Reform Scotland News: 2 May 201202.05.2012 Tweet
All newspaper references refer to Scottish editions. Where there is a link to a newspaper’s website, the relevant page reference is highlighted and underlined. In addition to the newspaper stories outlined below, further news coverage can be found online at BBC News Scotland, STV News and Sky News.
Rupert Murdoch: The House of Commons culture, media and sport select committee has published its report into the phone hacking scandal concluding that Rupert Murdoch “turned a blind eye” to illegal activity at his papers and was “not a fit person” to run an international company. Although MPs were unanimous in their view that senior executives from news International misled the committee, they were split over the conclusions regarding Rupert Murdoch with the four Conservatives refusing to back them as they felt they were outside the scope of the committee. Alex Salmond has reportedly refused to endorse the House of Commons’ report and will not back a Scottish inquiry into phone hacking. (Scotsman page 1, David Torrance in the Scotsman, Brian Wilson in the Scotsman Herald page 5, Ian Bell in the Herald, Times page 1, Sun page 8, Record page 1, Express page 5, Telegraph page 1, Alan Cochrane in the Telegraph, FT page 1, Mail page 2, Guardian page 1, Simon Jenkins in the Guardian, P&J page 12, Courier page 19)
Devolution: Jim Gallagher in the Scotsman argues that the new Scotland Act has embedded devolution.
Referendum: Eddie Barnes in the Scotsman comments on the pro-unionists strategy of focusing on a straight yes/no question for the referendum.
Household bills: According to figures published by Santander the cost of household bills has risen by 71 per cent in the past decade, almost twice the rate of inflation. Analysis indicated that electricity costs had risen by 109 per cent and water bills by 64 per cent, though salaries had only increased by 24 per cent. (Scotsman page 11)
Housing market: Figures from the Registers of Scotsman indicate that the number of house sales in the first three months of 2012 were up 8.6 per cent on last year and prices were up by 1.7 per cent. (Herald page 1, Mail page 1)
Glasgow: The SNP and the Greens in Glasgow have reportedly talked up their chances of being able to successfully form a coalition following tomorrow’s local election and oust Labour from controlling the city. (Scotsman page 22, Times page 16, Guardian page 15)
Local elections: John Curtice in the Scotsman examines the impact of the Single Transferable Vote for Thursday’s local elections, while Richard Kerley in the Herald comments that it should be local issues that determine the outcome in the elections.
Turnout: Political parties and observers are reportedly suggesting that turnout at the local elections could be as low as 30 per cent. (Herald page 6, Courier page 14)
Northern Irish students: It has been reported that some students from Northern Ireland are being advised they could study for free at Scottish universities if they obtained an Irish passport. Students from Ireland are allowed to study for free under EU law and anyone who is a citizen of the “island of Ireland” is entitled to apply for an Irish passport. (Scotsman page 26, Express page 2, Mail page 9, Courier page 13)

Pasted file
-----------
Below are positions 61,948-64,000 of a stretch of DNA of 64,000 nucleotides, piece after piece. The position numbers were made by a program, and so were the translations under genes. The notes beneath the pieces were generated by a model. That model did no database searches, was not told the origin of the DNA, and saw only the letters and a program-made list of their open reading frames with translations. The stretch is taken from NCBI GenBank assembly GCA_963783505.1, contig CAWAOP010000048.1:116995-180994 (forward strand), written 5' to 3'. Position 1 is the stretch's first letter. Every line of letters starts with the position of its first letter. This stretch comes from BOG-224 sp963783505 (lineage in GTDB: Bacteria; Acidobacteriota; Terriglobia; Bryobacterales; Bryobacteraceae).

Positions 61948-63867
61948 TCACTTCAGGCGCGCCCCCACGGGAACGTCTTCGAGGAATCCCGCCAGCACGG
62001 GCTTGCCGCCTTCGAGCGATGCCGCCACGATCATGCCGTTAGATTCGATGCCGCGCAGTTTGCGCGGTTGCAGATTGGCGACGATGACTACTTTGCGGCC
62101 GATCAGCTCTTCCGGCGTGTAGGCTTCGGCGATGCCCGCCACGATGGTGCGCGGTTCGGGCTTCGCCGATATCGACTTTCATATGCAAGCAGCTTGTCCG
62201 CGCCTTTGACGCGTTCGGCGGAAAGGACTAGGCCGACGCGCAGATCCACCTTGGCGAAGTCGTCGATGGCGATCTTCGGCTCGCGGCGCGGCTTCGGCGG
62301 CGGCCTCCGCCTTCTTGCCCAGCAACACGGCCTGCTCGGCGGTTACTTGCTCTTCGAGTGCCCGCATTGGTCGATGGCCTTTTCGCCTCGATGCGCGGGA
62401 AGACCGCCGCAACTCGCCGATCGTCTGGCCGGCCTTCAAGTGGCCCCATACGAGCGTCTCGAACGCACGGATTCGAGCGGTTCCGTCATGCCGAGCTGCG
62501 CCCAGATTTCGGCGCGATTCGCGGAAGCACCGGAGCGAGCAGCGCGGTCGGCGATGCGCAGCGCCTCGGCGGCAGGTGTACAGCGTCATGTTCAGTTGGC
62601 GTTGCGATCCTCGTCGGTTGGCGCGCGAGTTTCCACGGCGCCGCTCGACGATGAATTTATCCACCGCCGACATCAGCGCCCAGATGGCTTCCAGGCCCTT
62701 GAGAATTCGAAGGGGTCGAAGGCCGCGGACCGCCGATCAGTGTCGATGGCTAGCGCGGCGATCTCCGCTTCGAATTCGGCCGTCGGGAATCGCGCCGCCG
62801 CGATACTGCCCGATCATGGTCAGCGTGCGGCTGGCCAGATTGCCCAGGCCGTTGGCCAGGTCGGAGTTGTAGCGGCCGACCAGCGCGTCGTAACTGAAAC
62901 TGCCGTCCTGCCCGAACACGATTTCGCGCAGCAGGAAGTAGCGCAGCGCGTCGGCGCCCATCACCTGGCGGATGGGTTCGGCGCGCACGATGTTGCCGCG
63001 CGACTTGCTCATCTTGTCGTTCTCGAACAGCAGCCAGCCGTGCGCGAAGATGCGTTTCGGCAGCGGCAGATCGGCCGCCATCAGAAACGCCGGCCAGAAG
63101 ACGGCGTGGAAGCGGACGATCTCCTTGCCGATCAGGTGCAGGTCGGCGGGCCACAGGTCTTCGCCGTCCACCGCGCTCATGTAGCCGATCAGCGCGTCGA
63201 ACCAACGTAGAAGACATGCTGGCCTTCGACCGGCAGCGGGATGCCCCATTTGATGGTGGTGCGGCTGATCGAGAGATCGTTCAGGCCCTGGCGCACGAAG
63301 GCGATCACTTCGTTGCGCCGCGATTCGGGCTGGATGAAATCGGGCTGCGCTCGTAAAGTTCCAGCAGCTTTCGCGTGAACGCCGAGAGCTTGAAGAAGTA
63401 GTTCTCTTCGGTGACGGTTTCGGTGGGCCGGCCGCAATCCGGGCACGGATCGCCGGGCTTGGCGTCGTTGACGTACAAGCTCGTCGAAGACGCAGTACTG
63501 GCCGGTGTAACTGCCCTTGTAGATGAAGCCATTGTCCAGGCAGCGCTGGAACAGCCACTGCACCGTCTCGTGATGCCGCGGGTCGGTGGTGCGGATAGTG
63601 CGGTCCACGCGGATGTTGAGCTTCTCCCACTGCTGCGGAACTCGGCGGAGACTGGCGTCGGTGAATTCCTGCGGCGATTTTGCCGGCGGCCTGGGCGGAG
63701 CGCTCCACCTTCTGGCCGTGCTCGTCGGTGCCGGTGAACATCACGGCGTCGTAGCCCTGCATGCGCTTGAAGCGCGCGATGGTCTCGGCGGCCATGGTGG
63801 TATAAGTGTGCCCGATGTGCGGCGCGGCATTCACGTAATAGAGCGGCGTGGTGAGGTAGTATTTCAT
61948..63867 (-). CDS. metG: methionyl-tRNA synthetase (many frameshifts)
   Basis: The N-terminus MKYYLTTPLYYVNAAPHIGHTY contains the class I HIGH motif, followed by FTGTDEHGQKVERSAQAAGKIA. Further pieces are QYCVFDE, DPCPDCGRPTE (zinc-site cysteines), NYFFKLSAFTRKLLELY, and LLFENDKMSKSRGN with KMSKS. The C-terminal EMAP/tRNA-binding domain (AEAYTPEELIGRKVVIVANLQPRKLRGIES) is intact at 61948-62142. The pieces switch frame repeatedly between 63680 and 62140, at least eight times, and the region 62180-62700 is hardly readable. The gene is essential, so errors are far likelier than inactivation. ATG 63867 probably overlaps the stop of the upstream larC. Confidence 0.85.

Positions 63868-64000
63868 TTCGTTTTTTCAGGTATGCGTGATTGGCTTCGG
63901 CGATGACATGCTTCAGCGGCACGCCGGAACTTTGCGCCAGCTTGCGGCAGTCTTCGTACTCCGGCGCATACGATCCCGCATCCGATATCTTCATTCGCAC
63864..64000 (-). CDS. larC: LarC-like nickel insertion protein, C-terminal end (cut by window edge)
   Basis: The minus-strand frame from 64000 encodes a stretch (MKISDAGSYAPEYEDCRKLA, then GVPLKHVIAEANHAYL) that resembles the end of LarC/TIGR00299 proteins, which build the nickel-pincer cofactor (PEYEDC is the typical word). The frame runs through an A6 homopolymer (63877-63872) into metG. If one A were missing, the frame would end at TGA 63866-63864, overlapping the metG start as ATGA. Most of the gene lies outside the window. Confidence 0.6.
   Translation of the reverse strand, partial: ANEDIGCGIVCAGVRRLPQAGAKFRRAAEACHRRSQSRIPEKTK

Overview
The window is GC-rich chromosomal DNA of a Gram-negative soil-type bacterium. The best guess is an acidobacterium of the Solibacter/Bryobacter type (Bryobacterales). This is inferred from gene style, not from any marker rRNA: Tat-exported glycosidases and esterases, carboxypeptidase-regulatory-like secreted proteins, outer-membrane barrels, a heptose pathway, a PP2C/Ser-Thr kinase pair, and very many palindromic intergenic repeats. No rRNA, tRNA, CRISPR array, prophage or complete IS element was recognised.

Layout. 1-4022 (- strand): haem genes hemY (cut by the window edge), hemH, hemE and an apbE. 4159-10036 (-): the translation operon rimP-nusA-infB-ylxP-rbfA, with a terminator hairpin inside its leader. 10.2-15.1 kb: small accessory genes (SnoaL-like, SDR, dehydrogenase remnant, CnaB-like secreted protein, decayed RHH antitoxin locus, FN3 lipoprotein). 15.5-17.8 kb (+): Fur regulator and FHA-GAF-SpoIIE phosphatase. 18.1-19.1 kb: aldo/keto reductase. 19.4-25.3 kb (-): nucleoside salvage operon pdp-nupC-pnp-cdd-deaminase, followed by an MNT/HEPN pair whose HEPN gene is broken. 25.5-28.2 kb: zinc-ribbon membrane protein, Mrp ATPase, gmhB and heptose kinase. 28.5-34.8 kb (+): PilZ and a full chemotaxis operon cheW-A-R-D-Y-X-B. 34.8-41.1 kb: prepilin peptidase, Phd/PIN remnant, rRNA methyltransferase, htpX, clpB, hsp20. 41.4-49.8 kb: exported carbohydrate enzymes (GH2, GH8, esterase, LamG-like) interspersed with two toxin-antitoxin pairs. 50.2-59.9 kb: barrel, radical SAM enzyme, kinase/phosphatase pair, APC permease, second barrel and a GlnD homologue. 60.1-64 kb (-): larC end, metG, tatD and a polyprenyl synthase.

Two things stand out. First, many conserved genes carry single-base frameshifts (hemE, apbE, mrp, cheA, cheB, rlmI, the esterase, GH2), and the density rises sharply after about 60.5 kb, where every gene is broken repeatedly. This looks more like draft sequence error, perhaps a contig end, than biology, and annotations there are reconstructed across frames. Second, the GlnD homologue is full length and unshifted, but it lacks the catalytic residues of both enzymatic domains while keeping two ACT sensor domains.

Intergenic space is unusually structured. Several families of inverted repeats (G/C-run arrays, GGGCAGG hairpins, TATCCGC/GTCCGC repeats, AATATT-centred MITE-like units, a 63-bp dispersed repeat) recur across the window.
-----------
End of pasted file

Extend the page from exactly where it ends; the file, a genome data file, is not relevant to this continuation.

Teachers’ pensions: The Scottish Secondary Teachers’ Association is to introduce a work to contract from Monday 14 May in protest over changes to public sector pensions. However, members of the EIS union have put off industrial action while negotiating with the Scottish government. (Herald page 3, Mail page 17)
Suicide in Renfrewshire: A Fatal Accident Inquiry by Sheriff Ruth Anderson QC has heavily criticised the Renfrewshire care home where teenagers Niamh Lafferty and Georgia Rowe were living before they committed suicide by jumping from the Erskine Bridge in 2009. (Scotsman page 1, Herald page 9, Times page 3, Record page 2, Express page 4, Telegraph page 7, Mail page 6, Guardian page 17, P&J page 15, Courier page 20)
Happy young Scots: According to the Health Behaviour in School-age Children report by the World Health Organisation, young Scots are amongst those with the highest levels of satisfaction with life compared to their counterparts elsewhere. However, the study also found that 15-year-old girls in Scotland are drinking more and having more unprotected sex than many other countries. (Scotsman page 18, Candace Currie in the Scotsman, Herald page 3, Times page 5, Mail page 8, Courier page 10)
Minimum pricing: The Scottish government has agreed to a “sunset clause”, proposed by the Conservatives, in the minimum pricing for alcohol legislation which will mean that the proposals can be dropped after six years if they do not work. (Scotsman page 13)
Prescriptions: A study commissioned by the General Medical Council has found one in 20 prescriptions examined that were issued in the previous year contained an error. (Express page 1)